All too often we look at things from their monthly cost instead of the larger, more important picture, of total cost. There were times when these were the same thing. Stores once offered payment plans on purchases that effectively amounted to the 0% interest offers of today, without the associated catches. Offers to accept $5 a month until you had paid the full cost of some mail order item graced page after page of newspapers and catalogs in the early 1900s. Once interest, or the potential for retroactive interest (as is often the case in today’s 0% offers), comes into play, the difference between monthly payment and total cost can be quite large.
We were out with friends recently and they relayed their frustrations in trying to buy a car. They found one that seemed to meet their needs. As the haggling over price began, it became apparent that they were unlike most other car buyers. They kept saying that the price was more than they wanted to pay and the salesman kept asking what their target monthly payment was. These may seem like the same thing, but they are radically different. Would you be interested in a new car if you only had to pay $200 a month? If your first response is “yes”, think again. If it’s “that depends” you’re on the right track. Paying $200 a month tells you nothing about the cost of the car. In fact, as monthly payments get lower, the cost of the car could even be going up. Our friends effectively didn’t care what the monthly cost was, they wanted to get the car for as little total cost as possible.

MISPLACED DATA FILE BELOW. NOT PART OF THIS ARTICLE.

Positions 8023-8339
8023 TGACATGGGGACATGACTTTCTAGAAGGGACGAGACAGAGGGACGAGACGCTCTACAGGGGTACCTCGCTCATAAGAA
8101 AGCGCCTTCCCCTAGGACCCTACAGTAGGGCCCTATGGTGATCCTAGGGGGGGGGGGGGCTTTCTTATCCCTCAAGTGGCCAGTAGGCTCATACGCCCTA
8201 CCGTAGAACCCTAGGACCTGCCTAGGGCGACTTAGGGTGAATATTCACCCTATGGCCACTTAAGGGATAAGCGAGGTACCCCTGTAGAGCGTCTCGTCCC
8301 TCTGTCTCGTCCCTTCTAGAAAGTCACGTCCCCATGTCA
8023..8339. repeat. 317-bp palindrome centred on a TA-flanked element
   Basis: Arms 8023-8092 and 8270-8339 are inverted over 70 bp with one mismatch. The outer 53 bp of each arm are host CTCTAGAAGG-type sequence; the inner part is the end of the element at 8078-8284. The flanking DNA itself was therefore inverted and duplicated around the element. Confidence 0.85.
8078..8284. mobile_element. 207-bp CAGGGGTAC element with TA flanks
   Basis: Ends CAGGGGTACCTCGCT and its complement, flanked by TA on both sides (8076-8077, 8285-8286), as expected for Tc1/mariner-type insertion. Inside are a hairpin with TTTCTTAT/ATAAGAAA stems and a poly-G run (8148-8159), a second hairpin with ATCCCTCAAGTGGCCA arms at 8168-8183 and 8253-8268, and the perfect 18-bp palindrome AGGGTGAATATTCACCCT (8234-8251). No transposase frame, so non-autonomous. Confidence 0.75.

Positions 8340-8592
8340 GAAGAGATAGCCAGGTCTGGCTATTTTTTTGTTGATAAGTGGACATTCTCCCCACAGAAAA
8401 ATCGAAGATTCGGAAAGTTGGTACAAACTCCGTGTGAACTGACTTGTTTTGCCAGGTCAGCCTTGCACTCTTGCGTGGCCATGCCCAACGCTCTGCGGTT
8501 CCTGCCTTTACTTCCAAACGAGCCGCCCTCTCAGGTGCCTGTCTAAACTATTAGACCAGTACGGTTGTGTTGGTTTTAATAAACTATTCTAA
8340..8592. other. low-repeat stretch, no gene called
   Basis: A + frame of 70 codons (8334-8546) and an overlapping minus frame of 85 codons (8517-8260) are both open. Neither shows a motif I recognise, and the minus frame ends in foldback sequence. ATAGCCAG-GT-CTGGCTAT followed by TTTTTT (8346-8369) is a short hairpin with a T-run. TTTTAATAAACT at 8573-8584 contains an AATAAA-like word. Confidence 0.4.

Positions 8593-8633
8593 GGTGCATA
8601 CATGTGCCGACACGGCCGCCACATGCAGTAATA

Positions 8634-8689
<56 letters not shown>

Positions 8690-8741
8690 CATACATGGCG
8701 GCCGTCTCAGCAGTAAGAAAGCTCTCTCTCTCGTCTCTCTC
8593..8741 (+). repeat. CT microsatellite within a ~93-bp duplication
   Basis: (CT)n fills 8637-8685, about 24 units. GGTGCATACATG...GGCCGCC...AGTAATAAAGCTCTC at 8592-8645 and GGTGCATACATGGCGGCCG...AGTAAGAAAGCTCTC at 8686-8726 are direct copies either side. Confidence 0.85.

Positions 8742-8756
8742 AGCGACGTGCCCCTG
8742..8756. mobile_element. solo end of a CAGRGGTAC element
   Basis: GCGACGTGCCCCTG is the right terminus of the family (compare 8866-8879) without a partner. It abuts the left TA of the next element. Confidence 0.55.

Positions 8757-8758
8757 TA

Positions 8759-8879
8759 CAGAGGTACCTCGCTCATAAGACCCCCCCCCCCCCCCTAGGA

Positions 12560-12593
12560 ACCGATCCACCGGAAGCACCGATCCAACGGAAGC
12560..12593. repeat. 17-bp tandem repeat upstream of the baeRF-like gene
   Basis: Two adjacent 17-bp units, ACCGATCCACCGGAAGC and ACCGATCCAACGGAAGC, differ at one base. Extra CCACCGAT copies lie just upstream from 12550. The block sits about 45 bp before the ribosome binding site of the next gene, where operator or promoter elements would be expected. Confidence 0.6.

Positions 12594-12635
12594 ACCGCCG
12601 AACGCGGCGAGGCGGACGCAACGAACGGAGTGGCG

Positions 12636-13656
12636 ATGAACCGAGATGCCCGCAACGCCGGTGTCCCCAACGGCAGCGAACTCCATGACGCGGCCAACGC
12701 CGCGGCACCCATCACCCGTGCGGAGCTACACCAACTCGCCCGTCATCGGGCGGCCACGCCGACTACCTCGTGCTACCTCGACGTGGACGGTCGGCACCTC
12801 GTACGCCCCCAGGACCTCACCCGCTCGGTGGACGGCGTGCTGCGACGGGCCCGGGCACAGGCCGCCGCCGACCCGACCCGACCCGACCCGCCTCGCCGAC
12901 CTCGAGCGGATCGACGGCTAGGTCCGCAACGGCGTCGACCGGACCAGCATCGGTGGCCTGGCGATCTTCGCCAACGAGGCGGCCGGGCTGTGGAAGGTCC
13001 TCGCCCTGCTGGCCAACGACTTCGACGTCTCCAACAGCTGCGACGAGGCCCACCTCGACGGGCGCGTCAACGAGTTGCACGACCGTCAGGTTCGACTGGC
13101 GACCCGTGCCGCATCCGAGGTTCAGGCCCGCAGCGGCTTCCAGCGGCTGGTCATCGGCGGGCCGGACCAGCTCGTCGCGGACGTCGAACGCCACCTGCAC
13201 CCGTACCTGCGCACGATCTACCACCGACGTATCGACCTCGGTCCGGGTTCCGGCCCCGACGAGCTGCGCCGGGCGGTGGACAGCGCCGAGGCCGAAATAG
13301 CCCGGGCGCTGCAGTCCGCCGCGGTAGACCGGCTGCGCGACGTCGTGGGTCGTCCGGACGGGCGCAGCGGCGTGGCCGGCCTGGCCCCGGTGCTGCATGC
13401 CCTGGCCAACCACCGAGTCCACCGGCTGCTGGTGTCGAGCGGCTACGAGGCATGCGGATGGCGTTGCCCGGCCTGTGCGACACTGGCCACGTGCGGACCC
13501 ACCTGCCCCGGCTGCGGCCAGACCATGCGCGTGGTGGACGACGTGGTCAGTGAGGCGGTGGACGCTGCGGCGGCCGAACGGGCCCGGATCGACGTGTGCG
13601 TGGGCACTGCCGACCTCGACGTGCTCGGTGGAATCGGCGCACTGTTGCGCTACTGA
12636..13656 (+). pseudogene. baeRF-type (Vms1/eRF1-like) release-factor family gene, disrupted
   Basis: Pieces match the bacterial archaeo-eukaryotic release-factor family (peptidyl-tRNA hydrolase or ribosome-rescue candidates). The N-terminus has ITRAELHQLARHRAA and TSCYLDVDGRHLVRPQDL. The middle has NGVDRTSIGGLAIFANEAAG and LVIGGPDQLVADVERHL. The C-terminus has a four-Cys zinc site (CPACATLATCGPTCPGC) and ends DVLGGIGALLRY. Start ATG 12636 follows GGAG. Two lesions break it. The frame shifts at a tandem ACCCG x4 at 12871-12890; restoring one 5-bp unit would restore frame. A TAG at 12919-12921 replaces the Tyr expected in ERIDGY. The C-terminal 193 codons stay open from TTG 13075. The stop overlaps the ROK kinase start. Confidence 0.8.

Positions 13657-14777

The salesman couldn’t understand their point. I can only assume this means that the majority of people he deals with are looking to pay a specific amount each month. Obviously monthly price is important. You don’t want to commit more to a purchase than your budget allows. But if you have a set limit of what you can spend each month on a car, it makes more financial sense to find a car that you can afford with a reasonable interest rate and standard terms for that amount. The alternative, creatively structuring your financing to bring the monthly payments of an over-priced (or outside of your budget) car will leave you paying more. Taking a bad deal in small doses may lessen the pain, but why not strive for a better deal to begin with?
While I’ve discussed this topic from the perspective of buying a car, the mindset carries over into other purchases as well. Lynnae of Being Frugal covered this topic as it relates to buying a home in this guest post at fivecentnickel.
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